COOPER: Ben, how much longer can this go on for without something breaking one way or the other?

WEDEMAN: It really can't go on much longer, because the economy's at a standstill, the stock market's been closed now for two days. Last week it just went through the floor, it crashed.

Banks aren't working, universities, schools, the railroad system isn't working, the Internet. I mean, basically, the country has come to a screeching halt. And the feeling is, that people within the regime around Mubarak are going to have to calculate that eventually the costs of this shutdown are going to get so high that when they do take over, if they do take over from Mubarak, they're going to be dealing with a massive mess in this country. So we're really teetering on the brink of chaos in this country.

COOPER: We were talking before we went on the air, and you made some really interesting points about how people live here, that a vast majority of people are living one day to the next. They're working one day in order to earn families that night to eat. And because they're not working and banks are closed, people just don't have money.

WEDEMAN: Yes, I mean, basically 40 percent of the population lives on less than $2 a day. And what you earn in the day, you feed your country in the evening -- I mean your family in the evening. And so this explains why there's been so much looting, so much ransacking of stores and whatnot. Because people live such a day-to-day existence. COOPER: We will have a lot more with Ben Wedeman and Ivan Watson, Nic Robertson as well throughout the hour, the best correspondents in the region. We're going to continue to draw on their expertise.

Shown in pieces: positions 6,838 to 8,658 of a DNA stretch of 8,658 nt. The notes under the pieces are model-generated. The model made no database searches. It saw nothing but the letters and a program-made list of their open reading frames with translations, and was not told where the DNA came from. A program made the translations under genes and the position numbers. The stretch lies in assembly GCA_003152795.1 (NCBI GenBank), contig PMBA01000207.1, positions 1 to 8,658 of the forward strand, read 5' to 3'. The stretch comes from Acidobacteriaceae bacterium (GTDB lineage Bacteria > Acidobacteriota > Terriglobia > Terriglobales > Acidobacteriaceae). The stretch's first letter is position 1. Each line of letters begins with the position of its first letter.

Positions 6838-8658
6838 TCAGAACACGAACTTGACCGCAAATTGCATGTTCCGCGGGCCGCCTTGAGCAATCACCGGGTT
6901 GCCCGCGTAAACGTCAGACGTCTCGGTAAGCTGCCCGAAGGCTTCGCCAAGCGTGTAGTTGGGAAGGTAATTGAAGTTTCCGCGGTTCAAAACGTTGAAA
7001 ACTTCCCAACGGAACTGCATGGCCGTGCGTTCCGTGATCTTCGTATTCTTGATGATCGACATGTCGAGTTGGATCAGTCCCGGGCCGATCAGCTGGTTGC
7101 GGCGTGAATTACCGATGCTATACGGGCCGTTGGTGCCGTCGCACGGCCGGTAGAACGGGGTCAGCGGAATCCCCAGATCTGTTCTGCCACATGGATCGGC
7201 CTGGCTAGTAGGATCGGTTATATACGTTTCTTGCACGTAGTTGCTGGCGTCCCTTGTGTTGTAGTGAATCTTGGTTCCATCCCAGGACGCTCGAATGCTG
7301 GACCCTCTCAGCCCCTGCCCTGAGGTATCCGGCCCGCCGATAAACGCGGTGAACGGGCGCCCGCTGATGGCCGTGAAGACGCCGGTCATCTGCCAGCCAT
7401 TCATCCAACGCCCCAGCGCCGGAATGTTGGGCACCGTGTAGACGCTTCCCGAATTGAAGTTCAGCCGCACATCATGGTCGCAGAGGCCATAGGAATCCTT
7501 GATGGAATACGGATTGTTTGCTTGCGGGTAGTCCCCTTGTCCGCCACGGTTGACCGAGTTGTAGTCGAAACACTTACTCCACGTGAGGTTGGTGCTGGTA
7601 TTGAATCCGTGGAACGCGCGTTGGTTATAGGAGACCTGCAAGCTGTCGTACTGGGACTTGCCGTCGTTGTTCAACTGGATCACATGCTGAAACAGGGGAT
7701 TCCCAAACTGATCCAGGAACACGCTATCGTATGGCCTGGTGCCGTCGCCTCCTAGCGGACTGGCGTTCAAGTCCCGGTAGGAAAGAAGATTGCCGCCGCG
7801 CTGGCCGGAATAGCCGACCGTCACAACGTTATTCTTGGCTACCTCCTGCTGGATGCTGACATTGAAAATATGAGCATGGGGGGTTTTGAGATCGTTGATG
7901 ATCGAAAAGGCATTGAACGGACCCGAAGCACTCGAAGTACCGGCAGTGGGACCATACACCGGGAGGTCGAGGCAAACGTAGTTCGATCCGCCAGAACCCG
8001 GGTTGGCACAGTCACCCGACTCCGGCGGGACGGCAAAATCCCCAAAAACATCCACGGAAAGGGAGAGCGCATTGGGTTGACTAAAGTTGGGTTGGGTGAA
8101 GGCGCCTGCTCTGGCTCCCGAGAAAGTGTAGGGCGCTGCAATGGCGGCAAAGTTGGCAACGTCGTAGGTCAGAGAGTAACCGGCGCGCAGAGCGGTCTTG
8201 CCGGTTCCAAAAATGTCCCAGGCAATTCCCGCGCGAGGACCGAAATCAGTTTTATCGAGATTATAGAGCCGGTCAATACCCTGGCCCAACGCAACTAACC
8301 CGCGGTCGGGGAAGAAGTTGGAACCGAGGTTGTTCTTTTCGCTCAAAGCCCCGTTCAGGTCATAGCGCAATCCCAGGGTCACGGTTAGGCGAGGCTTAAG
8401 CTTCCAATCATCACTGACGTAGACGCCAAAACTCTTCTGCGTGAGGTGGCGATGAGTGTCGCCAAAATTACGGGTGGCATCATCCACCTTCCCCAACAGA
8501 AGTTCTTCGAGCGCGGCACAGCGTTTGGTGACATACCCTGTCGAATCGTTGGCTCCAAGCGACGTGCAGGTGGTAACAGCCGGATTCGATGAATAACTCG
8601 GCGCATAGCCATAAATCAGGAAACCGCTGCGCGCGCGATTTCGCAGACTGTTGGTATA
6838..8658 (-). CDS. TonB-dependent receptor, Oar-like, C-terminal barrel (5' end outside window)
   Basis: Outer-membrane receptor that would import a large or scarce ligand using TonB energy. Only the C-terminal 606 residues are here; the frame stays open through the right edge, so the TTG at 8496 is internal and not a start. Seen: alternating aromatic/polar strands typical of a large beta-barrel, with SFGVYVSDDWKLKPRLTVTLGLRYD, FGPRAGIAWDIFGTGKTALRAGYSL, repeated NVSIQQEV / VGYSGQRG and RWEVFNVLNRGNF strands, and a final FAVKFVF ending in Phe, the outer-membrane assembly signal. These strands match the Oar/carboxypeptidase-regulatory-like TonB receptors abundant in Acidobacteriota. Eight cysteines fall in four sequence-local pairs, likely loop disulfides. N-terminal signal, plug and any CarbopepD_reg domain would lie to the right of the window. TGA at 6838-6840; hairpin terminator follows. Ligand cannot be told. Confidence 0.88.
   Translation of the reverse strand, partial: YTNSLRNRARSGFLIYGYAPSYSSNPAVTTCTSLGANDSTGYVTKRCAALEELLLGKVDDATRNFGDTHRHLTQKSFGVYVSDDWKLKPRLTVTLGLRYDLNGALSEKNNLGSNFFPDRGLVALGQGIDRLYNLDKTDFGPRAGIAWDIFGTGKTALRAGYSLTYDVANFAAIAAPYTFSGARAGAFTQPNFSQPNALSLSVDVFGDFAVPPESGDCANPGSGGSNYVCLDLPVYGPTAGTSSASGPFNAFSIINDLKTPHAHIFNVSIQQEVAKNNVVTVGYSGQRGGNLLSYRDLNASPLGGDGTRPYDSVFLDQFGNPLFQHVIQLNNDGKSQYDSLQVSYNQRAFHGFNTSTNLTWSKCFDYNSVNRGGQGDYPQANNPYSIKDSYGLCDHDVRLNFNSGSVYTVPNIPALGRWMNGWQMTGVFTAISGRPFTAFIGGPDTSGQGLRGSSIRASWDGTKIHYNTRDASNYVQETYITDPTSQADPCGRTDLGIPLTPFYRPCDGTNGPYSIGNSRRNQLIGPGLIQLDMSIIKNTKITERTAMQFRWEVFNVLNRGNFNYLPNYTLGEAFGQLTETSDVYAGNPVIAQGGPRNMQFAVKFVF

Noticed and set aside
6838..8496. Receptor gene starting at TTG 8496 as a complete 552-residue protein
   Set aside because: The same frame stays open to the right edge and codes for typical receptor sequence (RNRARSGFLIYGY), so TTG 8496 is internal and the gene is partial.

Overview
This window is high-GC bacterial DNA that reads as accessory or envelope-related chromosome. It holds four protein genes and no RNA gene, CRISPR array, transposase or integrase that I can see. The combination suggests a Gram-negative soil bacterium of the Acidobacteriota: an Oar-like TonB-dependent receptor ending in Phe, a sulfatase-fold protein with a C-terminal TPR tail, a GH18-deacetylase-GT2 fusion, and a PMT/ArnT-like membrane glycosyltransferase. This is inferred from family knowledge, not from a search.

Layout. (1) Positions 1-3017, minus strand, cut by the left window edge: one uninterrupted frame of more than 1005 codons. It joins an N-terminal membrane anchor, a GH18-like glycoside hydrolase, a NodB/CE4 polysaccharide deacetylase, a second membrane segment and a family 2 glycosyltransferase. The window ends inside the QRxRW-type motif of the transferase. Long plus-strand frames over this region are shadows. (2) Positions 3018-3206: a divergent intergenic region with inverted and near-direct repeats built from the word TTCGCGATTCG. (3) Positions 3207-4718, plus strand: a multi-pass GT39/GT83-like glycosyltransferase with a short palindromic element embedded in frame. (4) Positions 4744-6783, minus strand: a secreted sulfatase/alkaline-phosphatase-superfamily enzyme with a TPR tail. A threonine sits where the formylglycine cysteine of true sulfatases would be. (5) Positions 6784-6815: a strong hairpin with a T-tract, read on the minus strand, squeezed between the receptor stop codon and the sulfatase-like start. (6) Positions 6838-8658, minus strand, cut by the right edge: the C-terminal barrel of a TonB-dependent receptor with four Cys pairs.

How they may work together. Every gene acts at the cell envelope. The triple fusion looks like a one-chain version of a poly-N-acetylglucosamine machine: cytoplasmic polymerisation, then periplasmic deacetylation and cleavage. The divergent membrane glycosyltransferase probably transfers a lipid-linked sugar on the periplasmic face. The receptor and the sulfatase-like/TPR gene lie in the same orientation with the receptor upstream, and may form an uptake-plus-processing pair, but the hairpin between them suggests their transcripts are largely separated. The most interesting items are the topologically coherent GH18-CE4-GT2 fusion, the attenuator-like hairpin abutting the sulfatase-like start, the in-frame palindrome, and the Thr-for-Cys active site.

We will also show you the latest on American civilians trying to get out of this country. As I said, more than 1,000 evacuated by U.S. charters today. The airport is a disaster zone right now in terms of trying to get out. It's very difficult for people. We will also talk to two Americans who are stranded here right now and hoping to get out in the days ahead.

We will be right back.



COOPER: It's easy to find a number of businesses which have been looted in downtown Cairo. This is a Samsung customer service center. This one got broken into on Friday night. They said a large group of people came, broke in, tried to take whatever they could.

Since then, we have seen these civilian militias, these local neighborhood groups which have popped up on just about every street corner, particularly after curfew. They have armed themselves with guns in some cases, but more often than not with knives and clubs and sticks to try to not only protect their homes, but also protect businesses on that street.